Gerrans swamps Sagan to make Tour history

Orica-GreenEDGE's Simon Gerrans made history at the Tour de France, outsprinting Canondale's Peter Sagan to win the 145km third stage from Ajaccio to Calvi.

I had Cameron Meyer and Michael Albasini riding on the front in the final and Daryl Impey leading me out. He finished off the work for me and I was able to come off him in the last 200 metres and hold off Sagan.

Gerrans completed an eventful trip to Corsica by becoming the first man to win a stage for an Australian outfit at the Tour, beating Sagan on the line, with José Joaquín Rojas (Movistar) coming in third.

"The stage went perfectly for me. It was fantastic," said Gerrans, who has won stages in all three Grand Tours and also won last year's Milan-San Remo.

"It was like riding one of the Ardennes Classics. We spent the entire day going up or down.

"I wasn't sure if I had won because it was so tight on the line. It was like a drag race between me and Peter at the end."

“It was a perfectly executed stage today," said Gerrans. "The plan was to have someone in the breakaway and Simon Clarke did a fantastic job with that.

"He took all the mountain primes (points) when he was out there and then he was able to pull a turn in the final to chase back that last little group that was off the front.

"I had Cameron Meyer and Michael Albasini riding on the front in the final and Daryl Impey leading me out. He finished off the work for me and I was able to come off him in the last 200 metres and hold off Sagan.

"I think I caught him by surprise a little bit, him and a few other guys."

Podcast 1 July 2013: Simon Gerrans TdF press conference by Cycling Central

Jan Bakelants of RadioShack-Leopard retained his yellow jersey after finishing in the main peloton. Julien Simon (Sojason) and Gerrans round out the general classification podium.

“The team was always in control so there was no need to really panic today. Everything went according to plan," said Bakelants.

"The last climb was hard, you could see the top from a long way away and first I started to doubt that I would be there because it looked much harder and steeper than what was described in the road book but we never really had to panic because when Rolland attacked I knew he would open a decent gap but also that it was pretty far to the finish line."

Full results and standings

The stage featured no flat sections and came with four climbs, including the Category 2 ascent of the Col de Marsolino 13km from the finish.

Gerrans's Orica-GreenEDGE team-mate Simon Clarke, Lieuwe Westra (Vacansoleil-DCM), Sebastien Minard (AG2R), Alexis Vuillermoz (Sojasun) and Cyril Gautier (Europcar) broke away early on the winding roads up the Corsican coastline to a lead just short of four minutes.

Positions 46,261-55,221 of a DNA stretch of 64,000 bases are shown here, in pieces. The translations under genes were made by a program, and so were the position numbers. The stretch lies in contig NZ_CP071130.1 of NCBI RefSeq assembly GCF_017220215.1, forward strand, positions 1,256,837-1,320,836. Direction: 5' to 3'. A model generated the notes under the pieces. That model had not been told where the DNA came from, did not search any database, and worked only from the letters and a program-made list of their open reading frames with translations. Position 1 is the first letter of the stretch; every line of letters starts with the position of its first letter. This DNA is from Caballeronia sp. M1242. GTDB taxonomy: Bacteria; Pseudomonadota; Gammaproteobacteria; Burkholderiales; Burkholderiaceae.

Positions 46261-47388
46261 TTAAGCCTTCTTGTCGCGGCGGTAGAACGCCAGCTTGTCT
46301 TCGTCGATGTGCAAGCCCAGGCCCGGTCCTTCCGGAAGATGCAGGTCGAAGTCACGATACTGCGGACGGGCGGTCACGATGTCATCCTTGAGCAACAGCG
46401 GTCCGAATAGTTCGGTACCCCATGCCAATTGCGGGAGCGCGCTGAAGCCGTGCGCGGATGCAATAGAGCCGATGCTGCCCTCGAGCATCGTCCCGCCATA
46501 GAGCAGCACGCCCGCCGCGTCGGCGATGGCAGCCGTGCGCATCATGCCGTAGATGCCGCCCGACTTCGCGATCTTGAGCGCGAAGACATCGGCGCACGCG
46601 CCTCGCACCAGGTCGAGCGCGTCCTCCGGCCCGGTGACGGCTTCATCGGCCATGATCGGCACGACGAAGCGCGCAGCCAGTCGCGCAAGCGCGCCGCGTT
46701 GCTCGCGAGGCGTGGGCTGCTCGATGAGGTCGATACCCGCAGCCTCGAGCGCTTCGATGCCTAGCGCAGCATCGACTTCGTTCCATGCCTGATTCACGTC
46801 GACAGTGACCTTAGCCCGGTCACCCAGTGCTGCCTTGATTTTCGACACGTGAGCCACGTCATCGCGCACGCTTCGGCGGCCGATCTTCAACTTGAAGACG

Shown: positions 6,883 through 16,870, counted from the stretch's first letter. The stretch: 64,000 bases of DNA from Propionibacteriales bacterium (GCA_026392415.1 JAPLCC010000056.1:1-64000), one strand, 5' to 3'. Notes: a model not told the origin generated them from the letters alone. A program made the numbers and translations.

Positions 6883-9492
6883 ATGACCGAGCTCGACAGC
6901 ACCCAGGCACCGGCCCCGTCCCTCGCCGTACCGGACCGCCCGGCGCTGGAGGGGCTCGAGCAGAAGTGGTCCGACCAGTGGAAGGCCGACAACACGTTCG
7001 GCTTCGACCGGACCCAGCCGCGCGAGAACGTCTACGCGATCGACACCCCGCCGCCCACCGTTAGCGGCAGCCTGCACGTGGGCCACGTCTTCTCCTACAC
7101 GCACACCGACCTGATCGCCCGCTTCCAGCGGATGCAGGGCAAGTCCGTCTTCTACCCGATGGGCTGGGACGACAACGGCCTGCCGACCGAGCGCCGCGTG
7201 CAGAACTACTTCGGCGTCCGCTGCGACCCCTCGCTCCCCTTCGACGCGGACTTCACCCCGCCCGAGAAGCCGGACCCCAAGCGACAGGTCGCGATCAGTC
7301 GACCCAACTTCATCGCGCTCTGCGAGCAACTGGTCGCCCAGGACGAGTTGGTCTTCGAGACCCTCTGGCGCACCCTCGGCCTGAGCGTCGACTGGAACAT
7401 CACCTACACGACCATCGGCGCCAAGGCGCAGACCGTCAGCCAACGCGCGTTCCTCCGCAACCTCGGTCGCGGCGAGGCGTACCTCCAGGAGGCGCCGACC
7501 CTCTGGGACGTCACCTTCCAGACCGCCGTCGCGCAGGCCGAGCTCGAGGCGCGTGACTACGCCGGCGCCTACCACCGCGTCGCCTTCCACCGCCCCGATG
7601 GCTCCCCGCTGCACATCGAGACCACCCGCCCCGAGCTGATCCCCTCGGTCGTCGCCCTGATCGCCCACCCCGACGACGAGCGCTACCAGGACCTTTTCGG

The peloton was content to let the break soak up the intermediate sprints and king of the mountain points (KOM) while keeping the time gap under control.

Clarke was the most motivated of the quartet as he hoped to take the polka dot jersey off the shoulders of Pierre Rolland (Europcar), aggressively soaking up the points in desperation.

With 21.5km to go, Clarke attacked the lead group with Minard hanging off his wheel for a short time before Rolland reacted out of the closing peloton.

The KOM leader, resplendent in full polka dot kit, crested Col de Marsolino and led the race down the descent toward Calvi.

Rolland was then joined on the descent by Sylvain Chavanel (Omega Pharma-QuickStep), with Lars Petter Nordhaug (Belkin) and Mikel Nieve (Euskaltel-Euskadi) as Orica-GreenEDGE and Cannondale drove the chase.

The Australian team then executed a perfect finish with Daryl Impey shepherding Gerrans through to the finish before sitting up to watch him complete the sprint.

The victory was Gerrans's second in a stage of the Tour de France (his first was in 2008) while Sagan's second place finish gave him the lead in the points classification.

“I want to wear the green jersey all the way to Paris and I'm happy to be in the lead of this category again," said Sagan. "If you want to know about the sprint, you'll have to ask the winner, not me. I was just second.

“I did my sprint but I didn't feel very good after the crash in the first stage. But I'm happy to have the green jersey and I hope that, day-by-day, I feel better because I need to recover after the crash.

“I'm happy to earn points which I also did today but we will see how we can manage in the days to come, especially in the sprints but I hope that the first crash is the only one I have and that I don't crash anymore.”

The Tour now moves to mainland France for the first time in its 100th edition, with the fourth stage, a 25km team time-trial, taking place in Nice on Tuesday.

SBS will broadcast all stages of the Tour de France live.

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